On 20 November 2001 the Battalion answered the call once again, deploying to Kuwait for Operation Enduring Freedom. The Battalion achieved the mission of defending Kuwait and deterring aggression in the region.

In January 2004, the Red Dragons deployed in support of Operation Iraqi Freedom II. During the deployment, the Battalion conducted thousands of security patrols and searched hundreds of suspected enemy locations to disrupt insurgent activities. The "Red Dragons" spent countless hours building and developing a company of the new Iraqi National Guard before redeploying to Fort Hood in February 2005.

On 5 September 2005, the "Red Dragons" deployed with 72 hours notice to New Orleans, Louisiana to support the humanitarian relief efforts of Hurricane Katrina. The Battalion conducted presence patrols, distributed supplies and helped serve meals to more than 350 members of the St. Mary's Mission. The "Red Dragons" were highly successful in restoring order and providing comfort to their fellow Americans.

In late 2005, the unit became involved with the transformation of the 1st Cavalry Division to the US Army's new modular force structure. The Battalion was redesignated on 1 October 2005 as the 3rd Battalion, 82nd Field Artillery Regiment. It was relieved on 18 October 2005 from assignment to the 1st Cavalry Division and assigned to the 2d Brigade Combat Team, 1st Cavalry Division. As part of the modular transformation, assets that had previously been held at division level, but habitually attached to brigades during operations were made organic to those brigades. The 3rd Battalion, 82nd Field Artillery Regiment became the organic field artillery battalion for the reorganized and redesignated 2nd Brigade Combat Team, 1st Cavalry Division.

In October 2006, the Red Dragons deployed to Baghdad, Iraq, in support of Operation Iraqi Freedom 06-08. During this deployment, the Red Dragons provided continuous security and services to the people of the Qadisiyah and Janayn Hayy's in the Karkh district of western Baghdad. In addition to the counterinsurgency mission, the Red Dragons conducted non-standard missions in support of the American embassy and 1st Cavalry Division. The Battalion executed over 2,500 combat escort missions of 60,000 contractors, Department of State personnel and senior military officers. Escort missions included the safe transportation of $13 billion throughout Baghdad. In their artillery role, they fired over 4,500 155mm artillery rounds in support of maneuver operations and counterfire. The Red Dragons safely redeployed to Fort Hood in January 2008.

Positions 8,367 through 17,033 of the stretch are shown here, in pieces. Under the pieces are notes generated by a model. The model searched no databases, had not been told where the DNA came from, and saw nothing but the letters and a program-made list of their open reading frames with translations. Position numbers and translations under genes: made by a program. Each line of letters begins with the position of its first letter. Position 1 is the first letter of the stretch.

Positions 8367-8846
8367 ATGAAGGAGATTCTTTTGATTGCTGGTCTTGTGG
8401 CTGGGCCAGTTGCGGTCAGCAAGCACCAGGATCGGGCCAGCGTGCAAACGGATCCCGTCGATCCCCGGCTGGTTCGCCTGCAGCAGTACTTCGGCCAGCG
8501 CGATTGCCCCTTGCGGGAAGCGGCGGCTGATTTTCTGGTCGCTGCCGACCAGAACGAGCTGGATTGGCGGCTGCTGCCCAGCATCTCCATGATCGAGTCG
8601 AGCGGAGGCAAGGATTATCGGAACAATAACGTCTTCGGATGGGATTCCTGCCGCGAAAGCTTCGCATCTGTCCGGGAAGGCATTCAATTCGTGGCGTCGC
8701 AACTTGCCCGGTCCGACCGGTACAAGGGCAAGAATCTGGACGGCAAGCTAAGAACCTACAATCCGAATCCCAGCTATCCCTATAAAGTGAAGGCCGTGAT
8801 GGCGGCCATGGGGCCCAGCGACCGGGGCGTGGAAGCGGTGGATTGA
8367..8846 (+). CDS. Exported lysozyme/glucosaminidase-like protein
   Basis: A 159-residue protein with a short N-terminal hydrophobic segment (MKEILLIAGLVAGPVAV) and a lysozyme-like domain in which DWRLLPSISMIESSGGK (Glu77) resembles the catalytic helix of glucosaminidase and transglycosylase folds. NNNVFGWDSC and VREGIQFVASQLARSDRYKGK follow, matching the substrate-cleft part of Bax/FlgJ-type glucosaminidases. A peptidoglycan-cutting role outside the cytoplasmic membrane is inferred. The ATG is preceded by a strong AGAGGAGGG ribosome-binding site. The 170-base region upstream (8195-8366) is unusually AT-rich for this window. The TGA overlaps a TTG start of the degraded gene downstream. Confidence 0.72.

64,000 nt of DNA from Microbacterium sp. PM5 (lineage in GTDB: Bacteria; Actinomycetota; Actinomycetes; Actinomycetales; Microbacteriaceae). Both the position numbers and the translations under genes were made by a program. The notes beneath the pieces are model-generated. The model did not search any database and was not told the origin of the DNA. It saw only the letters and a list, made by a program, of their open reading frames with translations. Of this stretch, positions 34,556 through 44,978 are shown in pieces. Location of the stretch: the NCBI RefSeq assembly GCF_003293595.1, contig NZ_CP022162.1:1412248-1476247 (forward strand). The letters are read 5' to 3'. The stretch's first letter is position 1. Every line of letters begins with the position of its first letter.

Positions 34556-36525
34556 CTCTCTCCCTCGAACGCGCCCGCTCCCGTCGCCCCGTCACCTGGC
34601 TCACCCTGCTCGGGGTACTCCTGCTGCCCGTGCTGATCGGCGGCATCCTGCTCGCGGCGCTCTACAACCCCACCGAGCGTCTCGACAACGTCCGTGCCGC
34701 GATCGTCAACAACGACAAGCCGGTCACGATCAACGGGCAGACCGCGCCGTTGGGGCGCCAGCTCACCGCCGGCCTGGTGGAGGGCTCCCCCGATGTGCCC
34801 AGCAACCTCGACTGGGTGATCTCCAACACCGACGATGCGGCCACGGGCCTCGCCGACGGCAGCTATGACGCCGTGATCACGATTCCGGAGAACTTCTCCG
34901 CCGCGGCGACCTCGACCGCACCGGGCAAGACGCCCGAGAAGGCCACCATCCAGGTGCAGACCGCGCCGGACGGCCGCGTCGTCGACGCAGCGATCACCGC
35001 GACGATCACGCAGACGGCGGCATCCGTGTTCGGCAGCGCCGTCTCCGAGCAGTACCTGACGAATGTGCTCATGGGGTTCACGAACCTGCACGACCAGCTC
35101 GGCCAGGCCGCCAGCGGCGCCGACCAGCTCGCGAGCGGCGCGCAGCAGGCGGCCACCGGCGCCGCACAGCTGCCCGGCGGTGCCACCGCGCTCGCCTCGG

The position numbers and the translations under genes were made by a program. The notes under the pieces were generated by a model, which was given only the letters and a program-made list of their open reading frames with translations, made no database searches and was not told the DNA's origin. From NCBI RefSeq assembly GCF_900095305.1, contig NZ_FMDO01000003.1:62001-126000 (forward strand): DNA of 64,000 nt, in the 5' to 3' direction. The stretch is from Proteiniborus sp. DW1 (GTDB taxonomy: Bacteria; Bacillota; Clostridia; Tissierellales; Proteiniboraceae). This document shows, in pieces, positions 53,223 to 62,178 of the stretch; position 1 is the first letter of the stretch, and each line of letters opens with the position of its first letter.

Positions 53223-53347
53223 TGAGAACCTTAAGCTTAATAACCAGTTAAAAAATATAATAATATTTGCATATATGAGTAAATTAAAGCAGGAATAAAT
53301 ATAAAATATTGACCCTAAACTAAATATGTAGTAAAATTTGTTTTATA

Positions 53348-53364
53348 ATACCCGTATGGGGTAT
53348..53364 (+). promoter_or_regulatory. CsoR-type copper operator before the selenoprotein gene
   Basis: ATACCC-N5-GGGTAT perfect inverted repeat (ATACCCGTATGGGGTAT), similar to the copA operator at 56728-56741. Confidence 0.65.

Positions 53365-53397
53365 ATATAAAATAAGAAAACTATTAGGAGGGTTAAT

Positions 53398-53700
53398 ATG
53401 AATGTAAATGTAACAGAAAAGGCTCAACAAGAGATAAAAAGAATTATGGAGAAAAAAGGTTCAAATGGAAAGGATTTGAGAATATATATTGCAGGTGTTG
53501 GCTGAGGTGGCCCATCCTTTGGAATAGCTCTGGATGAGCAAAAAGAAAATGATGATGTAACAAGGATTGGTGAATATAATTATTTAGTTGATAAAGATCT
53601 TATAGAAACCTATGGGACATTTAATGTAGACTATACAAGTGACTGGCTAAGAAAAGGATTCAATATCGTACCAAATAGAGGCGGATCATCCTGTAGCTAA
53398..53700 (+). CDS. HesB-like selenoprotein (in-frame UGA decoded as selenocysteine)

The Red Dragons again deployed in support of Operation Iraqi Freedom in January of 2009. The Battalion was given authority for the volatile city of Kirkuk and bordering Kurdish areas in vicinity of the "Green Line." The mission required the Red Dragons to organize as a maneuver battalion and secure the population in the provincial capital, the largest city in the 2nd Brigade Combat Team area of operations. Kirkuk was the heart of the ethnic struggle in Iraq and widely considered the main effort of American forces in shaping a future Iraq. Partnering with Iraqi police and the Kurdish regional army, the Red Dragons reduced violent extremist activity by over 75 percent over the course of the year. The complexity of the environment required over 30 Iraqi unit partnerships and the maintenance of over 100 spheres of influence, many of which had never before partnered with American units. The Battalion led the way in both civil and information operations as well, completing the largest civil projects in Multinational Division North (MND-N). Not forsaking the artillery role, the Red Dragons were the first in MND-N to fire Excalibur munitions and followed with several missions in support of other units. Through much of the deployment, A Battery supported operations in Mosul from combat outpost power. Partnered with Iraqi army and police, A Battery played a key role in MND-N's decisive effort of securing the last major violent extremist stronghold in Iraq. A Battery returned to the Red Dragons in July of 2009 for operations in Kirkuk and the Battalion as a whole safely redeployed in December 2009.